Amanda Knox Appeals Slander Conviction

Italian courts convicted Knox after wrongly holding her former boss in jail for two weeks.

Does Amanda Knox miss the limelight? It would appear so, as she is back in the news now that her Italian lawyers have filed an appeal against her conviction of slander against her former boss Patrick Lumumba.

The 24-year-old Seattle native, who was convicted of the 2007 murder of her British roommate, Meredith Kercher, in Perugia, Italy, in December 2009 and sensationally acquitted on appeal in October 2011, serving her three-year sentence as part of her four-year incarceration.

In the 40-page appellate document obtained by The Daily Beast, Knox’s lawyers argue that the false accusation was the product of “intense pressure” that bordered on “abuse” against the young American. That pressure, they say, caused her to inadvertently accuse Lumumba of the crime. Her incarceration and subsequent trauma then prohibited her from self-correcting her error, according to the document, hence Lumumba's two weeks in jail. For these reasons, Knox’s lawyers believe the slander conviction should also be overturned.

Knox’s appeal comes just one week before the deadline for the Perugia prosecution to launch its own appeal of her acquittal. In Italy, convictions and acquittals are not considered final until the country’s high court issues a final ruling. The prosecutors in Perugia tell The Daily Beast they will file their own appeal of Knox’s acquittal by the Feb. 17 deadline. Both appeals will likely be heard in Italy’s supreme court in Rome before the end of the year.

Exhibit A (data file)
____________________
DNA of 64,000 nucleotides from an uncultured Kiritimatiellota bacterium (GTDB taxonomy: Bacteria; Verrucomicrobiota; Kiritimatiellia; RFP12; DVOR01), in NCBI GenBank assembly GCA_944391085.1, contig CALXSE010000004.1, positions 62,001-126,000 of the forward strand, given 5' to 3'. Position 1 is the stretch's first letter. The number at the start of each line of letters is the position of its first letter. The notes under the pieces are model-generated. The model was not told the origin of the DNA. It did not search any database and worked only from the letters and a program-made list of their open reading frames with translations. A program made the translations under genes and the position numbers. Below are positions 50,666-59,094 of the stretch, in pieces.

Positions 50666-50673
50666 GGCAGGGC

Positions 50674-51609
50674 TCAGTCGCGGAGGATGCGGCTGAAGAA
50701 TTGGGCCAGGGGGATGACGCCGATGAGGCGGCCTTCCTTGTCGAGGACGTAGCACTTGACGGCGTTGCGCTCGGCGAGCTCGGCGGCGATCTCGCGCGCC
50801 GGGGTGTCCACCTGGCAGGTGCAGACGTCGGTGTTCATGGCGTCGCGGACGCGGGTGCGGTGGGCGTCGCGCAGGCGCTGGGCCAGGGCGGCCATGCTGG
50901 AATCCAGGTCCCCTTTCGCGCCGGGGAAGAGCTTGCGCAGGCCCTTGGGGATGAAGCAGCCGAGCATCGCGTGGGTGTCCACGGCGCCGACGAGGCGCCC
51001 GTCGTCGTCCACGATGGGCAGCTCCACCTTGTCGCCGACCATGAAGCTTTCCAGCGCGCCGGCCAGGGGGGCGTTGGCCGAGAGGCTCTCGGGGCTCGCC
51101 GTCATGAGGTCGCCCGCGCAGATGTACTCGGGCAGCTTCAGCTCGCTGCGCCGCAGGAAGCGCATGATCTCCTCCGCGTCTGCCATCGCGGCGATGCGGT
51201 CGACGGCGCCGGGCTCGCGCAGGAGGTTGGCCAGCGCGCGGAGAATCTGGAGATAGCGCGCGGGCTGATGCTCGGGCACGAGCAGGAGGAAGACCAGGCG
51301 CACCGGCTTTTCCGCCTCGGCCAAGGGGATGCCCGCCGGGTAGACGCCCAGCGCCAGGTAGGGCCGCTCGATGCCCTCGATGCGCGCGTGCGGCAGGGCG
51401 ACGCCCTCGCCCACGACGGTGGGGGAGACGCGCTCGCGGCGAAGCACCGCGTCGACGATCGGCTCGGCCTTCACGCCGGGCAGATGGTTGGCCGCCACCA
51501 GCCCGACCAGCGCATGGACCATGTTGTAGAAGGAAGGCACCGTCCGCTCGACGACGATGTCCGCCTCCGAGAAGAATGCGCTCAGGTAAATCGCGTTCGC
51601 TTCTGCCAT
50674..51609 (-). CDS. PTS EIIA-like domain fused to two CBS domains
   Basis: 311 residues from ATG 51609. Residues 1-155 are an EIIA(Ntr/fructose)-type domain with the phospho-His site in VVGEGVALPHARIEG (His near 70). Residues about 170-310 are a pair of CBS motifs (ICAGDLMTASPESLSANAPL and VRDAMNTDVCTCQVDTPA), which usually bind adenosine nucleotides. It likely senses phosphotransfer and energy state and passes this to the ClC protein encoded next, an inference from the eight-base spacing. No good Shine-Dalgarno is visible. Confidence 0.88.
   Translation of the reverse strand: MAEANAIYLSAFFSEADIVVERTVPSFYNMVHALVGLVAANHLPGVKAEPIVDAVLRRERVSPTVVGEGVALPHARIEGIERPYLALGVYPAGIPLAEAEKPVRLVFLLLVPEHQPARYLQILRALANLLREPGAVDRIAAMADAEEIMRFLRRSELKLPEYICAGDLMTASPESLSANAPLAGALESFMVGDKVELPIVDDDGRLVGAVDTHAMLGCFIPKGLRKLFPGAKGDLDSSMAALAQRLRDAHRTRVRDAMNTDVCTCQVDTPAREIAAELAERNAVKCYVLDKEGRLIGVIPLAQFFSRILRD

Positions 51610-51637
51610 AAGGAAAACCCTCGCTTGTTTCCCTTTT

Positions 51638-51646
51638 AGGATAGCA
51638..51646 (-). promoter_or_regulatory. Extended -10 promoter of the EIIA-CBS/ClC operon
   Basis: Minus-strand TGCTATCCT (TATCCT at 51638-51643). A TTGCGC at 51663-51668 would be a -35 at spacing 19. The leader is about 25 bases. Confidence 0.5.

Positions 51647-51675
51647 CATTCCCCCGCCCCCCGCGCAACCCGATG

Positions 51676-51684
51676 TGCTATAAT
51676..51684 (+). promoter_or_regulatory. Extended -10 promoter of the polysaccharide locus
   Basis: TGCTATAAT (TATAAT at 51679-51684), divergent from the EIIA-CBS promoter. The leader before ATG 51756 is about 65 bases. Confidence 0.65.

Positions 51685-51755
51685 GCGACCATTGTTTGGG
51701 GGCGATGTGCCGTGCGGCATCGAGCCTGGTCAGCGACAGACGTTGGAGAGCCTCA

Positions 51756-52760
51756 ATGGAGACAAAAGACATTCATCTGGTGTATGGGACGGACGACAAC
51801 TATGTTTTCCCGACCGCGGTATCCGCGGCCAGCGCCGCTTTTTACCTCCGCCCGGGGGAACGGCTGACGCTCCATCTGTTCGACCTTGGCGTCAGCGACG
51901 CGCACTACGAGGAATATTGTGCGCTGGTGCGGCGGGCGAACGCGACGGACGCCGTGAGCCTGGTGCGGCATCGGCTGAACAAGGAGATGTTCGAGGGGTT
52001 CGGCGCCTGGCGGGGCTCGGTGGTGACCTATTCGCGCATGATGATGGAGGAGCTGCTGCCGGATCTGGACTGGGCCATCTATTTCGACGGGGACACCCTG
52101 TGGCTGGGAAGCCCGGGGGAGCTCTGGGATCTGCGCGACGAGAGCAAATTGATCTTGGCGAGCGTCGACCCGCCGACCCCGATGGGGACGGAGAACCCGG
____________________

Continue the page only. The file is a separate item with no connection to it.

Shortly after her release last fall, Knox escaped into the Seattle underbelly, with sporadic paparazzi montages capturing her freedom holding hands with her new live-in grunge boyfriend and engaging in the somewhat mundane activities of daily life. News that her family hired top literary agent Robert Barnett gave way to conflicting reports from family insiders that Knox refused to sell her story, potentially negating a multimillion-dollar windfall and instigating an internal family feud. But even interest in that debacle has waned.

During the initial November 2007 interrogations into Kercher’s murder, Knox told investigators that she was in the house when Kercher was killed and described to investigators how Lumumba was the one who killed her roommate. Lumumba was then arrested based on Knox’s accusation and eventually released two weeks later when a customer at his bar provided an airtight alibi. After a lengthy appellate trial in which the judge allowed an independent review of forensic evidence, the Perugia court effectively negated the murder conviction against Knox, but it wrote in its final reasoning that there was inarguable proof that she knowingly accused Lumumba of the heinous crime.

In Italy, more than 50 percent of all criminal cases are altered during the first appellate level, and a further 25 percent of acquittals are changed once more in the high court—often reversing the appellate decisions and, in many cases, sending the acquitted back to jail. Court experts say Knox’s murder case will likely sustain the high-court scrutiny, thanks to the independent forensic review. But her slander conviction may be another story. Either way, Knox’s brief resurgence back into the headlines is certainly not her last.